Adapted From Paris Review, The Art of Theater No. 10
Interviewed by James Lipton
(I)n the early days, I worked principally with Mike Nichols. He was after me day and night: This scene isn’t good enough. Work on this. Fix this . . . . But, I always knew he was right. I wasn’t that experienced a playwright. The way I work now . . . . the conversation is generally short. (The director) might say, There’s something wrong with this scene. I’ll say, I know what you mean. Let me go home and work on it. I’m much less influenced by the director now than I was before. I depend on the director in terms of interpretation of the play.
(W)hat I try to do in terms of rewriting is always to benefit the character, not the actor. There’s something an actor sometimes says that drives me crazy: I would never do that. I say you’re not doing this, the character is. The one thing I almost always look for is the best actor not the funniest actor. I rarely, rarely cast a comedian in a play. The best comedian I ever had in a play was George C. Scott. He was funnier than anybody in the third act of Plaza Suite because he was playing King Lear. He knew the essence of comedy is not to play “funny.” I remember, at the first reading of Barefoot in the Park, the whole cast was laughing at every line in the play. When we finished the reading, Mike Nichols said, Now forget it’s a comedy. From here on we’re playing Hamlet.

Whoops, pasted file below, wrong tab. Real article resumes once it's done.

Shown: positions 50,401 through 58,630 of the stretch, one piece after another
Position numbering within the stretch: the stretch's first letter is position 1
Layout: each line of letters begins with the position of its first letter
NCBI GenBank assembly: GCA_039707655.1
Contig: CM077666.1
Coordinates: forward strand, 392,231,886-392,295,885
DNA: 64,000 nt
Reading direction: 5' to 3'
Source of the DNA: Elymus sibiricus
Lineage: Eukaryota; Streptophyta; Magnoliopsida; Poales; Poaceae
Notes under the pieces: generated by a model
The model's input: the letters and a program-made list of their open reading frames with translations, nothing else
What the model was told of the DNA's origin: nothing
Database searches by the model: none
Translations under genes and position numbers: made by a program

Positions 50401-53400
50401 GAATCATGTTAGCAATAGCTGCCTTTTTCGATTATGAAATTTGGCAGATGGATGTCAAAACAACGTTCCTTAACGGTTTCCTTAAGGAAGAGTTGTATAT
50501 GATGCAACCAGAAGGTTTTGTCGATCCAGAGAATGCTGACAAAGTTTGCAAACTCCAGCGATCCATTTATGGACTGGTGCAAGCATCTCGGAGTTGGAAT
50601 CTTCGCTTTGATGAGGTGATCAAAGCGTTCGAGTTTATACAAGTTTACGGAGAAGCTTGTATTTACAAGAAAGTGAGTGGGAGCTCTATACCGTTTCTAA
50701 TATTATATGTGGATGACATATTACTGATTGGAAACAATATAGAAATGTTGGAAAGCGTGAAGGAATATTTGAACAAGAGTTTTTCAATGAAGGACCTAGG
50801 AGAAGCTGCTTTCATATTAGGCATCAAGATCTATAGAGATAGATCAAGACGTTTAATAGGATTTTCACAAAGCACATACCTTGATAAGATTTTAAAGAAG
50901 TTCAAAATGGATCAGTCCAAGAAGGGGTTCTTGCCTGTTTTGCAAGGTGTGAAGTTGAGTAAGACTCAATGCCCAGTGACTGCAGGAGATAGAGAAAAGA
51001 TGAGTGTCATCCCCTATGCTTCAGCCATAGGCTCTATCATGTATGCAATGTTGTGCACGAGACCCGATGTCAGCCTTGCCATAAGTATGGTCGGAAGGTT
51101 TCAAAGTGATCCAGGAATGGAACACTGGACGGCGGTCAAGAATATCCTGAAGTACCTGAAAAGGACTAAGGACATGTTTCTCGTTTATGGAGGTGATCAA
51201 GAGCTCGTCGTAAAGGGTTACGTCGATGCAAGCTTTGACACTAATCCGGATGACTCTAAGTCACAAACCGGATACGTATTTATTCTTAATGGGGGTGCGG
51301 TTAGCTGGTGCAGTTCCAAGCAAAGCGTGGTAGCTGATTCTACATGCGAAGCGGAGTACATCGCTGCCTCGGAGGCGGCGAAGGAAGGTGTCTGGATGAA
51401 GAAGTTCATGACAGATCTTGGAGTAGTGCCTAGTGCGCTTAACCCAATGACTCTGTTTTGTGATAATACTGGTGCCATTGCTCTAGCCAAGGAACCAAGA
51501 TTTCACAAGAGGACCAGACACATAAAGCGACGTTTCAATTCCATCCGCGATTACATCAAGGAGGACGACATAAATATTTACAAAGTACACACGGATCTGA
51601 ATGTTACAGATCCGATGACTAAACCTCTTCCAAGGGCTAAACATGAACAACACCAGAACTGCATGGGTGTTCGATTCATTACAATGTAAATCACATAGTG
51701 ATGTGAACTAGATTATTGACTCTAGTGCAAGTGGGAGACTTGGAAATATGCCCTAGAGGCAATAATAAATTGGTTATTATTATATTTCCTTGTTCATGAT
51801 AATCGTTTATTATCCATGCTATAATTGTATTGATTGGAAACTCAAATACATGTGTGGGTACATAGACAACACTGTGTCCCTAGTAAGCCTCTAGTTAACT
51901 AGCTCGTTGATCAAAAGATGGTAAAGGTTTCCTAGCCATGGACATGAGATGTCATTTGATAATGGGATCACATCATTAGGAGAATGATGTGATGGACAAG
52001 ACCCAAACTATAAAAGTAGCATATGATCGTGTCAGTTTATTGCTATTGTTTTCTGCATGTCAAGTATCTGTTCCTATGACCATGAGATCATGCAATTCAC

Some . . . emphases change enormously in the rehearsal period, but I also have to worry about what’s going to be done in stock and amateur and European productions . . . The Prisoner of Second Avenue opens in the dark. All we see is a cigarette as Mel Edison comes in. The part was played by Peter Falk. He sat down on the sofa, took a puff of the cigarette, and in the dark we heard aaaahhhhhhh. I don’t know how you’re going to be able to spell that, but it’s got a lot of hs in it—a lot of them. It got a huge laugh because the audience heard two thousand years of suffering in that aaaahhhhhhh. When Peter left and other actors played the part, they would go ahh. There weren’t enough hs and the line wasn’t funny. People tell me that when they study my work in acting class, the teachers have to give them the sounds, the nuances, the way the lines are said. I guess Shakespeare can be said a thousand different ways, but in certain kinds of lines—for example, that run on Ho in Biloxi Blues—everything depends on the timing of it. I’ve always considered all of this a form of music. I wish I could write tempo directions, like allegro and adagio. That’s why I put dots between words or underline certain words, to try to convey the sense of music, dynamics, and rhythm.
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Part XV of the Neil Simon series will post next Wednesday.